Chinese medicine diagnostics is structured to get a full picture of your health—physically, emotionally, mentally and spiritually. Your quality of life is of paramount importance. 

Let’s talk about those four diagnostic tools!

First, the TCM practitioner looks at and inspects the patient.

TCM practice uses observation of the patient's appearance to determine the patterns and development of illness. We pay attention to the patient’s walking gait—is there a limp or reduced balance? We look for things such as: Do they have a glowing complexion, bright eyes and healthy skin? Or do they have damaged skin and dull eyes? What about the quality of their hair and nails? We assess a lot with observations even before our interaction has started, and before we even ask the first question. 

In TCM, we understand the five sense organs of the face as a reflection of the five major inner organs. The eyes relate to the liver, the ears associate with the kidneys, the tongue represents the heart, the nose is the lungs, and the lips correspond to the spleen. Just by looking at the face, we can identify any health problems that are internal. Don’t wear makeup when you see your practitioner!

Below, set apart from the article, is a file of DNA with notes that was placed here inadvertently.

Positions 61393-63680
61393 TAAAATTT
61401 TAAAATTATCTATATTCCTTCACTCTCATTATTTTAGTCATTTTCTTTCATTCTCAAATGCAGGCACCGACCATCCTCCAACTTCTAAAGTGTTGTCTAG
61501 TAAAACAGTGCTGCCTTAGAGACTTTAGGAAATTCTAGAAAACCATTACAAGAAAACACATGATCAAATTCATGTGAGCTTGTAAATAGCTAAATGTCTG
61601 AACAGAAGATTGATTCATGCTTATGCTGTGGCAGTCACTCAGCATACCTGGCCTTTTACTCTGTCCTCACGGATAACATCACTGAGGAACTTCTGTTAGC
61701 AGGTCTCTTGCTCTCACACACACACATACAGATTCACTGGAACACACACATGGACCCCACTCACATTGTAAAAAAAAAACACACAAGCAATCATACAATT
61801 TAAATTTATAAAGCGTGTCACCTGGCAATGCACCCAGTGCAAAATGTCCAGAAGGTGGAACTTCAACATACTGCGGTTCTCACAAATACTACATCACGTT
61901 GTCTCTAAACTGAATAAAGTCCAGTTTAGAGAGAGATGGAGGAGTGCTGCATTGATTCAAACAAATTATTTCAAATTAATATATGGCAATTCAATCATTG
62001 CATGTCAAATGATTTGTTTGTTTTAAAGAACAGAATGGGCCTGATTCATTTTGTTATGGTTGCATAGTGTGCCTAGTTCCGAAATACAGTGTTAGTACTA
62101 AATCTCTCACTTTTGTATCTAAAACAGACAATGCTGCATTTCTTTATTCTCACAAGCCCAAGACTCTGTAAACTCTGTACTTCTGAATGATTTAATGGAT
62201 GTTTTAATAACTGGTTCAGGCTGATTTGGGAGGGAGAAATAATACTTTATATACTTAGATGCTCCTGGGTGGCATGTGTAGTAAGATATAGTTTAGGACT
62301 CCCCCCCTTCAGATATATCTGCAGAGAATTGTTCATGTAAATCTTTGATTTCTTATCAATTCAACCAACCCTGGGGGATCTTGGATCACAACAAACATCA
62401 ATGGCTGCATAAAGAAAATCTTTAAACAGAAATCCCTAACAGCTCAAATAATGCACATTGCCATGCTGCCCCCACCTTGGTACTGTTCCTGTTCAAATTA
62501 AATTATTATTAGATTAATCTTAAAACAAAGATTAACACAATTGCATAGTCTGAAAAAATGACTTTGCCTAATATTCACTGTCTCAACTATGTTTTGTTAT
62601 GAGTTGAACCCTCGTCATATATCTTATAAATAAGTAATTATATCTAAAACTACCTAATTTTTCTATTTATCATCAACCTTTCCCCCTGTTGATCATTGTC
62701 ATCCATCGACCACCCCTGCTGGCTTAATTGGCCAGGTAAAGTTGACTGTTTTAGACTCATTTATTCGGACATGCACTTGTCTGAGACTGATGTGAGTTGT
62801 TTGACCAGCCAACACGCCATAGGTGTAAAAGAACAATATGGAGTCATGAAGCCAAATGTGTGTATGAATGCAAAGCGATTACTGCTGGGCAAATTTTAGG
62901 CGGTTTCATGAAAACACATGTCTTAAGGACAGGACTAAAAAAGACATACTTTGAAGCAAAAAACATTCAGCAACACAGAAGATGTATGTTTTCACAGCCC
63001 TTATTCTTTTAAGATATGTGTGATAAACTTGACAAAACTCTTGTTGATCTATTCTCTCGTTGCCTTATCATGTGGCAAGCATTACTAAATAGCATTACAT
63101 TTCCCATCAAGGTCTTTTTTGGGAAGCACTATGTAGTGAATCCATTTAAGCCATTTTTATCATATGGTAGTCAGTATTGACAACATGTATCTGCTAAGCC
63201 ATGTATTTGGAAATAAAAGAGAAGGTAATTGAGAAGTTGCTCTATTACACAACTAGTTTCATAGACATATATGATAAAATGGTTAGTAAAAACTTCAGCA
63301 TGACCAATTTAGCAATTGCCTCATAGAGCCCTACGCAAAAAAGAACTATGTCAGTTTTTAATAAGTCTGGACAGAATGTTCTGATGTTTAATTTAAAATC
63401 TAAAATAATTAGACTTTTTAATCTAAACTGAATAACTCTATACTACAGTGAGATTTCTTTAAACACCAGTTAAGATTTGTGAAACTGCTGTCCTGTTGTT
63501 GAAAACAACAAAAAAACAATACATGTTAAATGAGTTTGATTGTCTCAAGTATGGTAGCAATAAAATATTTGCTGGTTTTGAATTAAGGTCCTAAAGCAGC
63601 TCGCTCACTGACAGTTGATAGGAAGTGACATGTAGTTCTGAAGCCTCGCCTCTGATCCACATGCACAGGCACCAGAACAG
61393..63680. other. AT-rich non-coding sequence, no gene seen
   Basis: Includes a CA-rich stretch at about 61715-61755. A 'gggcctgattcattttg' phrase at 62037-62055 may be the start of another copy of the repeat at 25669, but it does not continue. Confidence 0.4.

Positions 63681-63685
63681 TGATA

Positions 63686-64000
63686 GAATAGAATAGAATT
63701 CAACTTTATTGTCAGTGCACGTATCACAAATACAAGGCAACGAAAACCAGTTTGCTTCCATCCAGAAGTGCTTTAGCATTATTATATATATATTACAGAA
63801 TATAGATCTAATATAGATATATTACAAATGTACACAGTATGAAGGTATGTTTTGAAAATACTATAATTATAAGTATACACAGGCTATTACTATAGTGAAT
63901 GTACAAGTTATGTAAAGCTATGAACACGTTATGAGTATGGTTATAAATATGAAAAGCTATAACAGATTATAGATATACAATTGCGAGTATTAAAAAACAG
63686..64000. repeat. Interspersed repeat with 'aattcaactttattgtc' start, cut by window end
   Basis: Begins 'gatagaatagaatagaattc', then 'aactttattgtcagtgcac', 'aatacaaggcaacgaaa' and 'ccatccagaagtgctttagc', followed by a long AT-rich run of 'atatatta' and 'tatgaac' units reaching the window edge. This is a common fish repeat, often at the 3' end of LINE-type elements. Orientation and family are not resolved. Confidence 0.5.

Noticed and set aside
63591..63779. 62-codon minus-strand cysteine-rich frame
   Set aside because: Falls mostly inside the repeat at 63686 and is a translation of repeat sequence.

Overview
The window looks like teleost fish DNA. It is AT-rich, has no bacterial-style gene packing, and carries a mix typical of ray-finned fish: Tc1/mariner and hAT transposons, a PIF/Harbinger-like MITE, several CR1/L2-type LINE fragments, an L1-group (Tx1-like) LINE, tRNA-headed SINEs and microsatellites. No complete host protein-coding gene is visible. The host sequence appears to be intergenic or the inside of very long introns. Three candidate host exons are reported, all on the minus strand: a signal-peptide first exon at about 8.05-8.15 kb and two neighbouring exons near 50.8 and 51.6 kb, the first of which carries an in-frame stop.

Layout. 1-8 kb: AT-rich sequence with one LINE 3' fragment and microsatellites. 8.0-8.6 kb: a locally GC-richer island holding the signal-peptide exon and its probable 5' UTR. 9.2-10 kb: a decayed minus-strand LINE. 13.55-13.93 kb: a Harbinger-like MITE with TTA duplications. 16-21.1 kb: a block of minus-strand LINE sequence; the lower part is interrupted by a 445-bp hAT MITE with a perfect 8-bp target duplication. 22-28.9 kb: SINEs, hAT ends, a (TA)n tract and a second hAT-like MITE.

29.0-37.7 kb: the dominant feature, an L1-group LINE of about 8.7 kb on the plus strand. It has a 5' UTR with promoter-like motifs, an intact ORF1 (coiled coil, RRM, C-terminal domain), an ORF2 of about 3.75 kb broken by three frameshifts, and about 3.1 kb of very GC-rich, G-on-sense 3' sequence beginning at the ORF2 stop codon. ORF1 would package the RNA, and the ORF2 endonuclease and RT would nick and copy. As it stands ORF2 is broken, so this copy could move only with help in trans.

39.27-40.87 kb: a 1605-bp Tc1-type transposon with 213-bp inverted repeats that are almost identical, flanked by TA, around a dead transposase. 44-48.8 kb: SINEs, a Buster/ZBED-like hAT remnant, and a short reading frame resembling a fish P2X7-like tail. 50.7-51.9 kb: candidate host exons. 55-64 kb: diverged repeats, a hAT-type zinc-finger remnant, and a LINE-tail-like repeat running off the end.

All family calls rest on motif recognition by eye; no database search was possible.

A bit later in the appointment, we also look at the tongue. The tongue is a vital area for diagnosis; it’s an aid that gives us information similar to what you might get through a gastroscope in Western medicine. Each part of the tongue relates to different internal organs, while changes to the colour and coating of the tongue help us to understand how well the digestive system is working.

Second, the TCM practitioner listens and smells.

We call these approaches auscultation and olfaction. 

Auscultation means listening to the patient’s voice for signs that indicate Qi strength or weakness. A patient’s voice can change according to their immune system and may sound hoarse from phlegm, or have a form of loss from too much talking. Auscultation also helps to better identify areas from their daily routine: for instance, does the patient spend most of the day projecting their voice over a phone or in a classroom?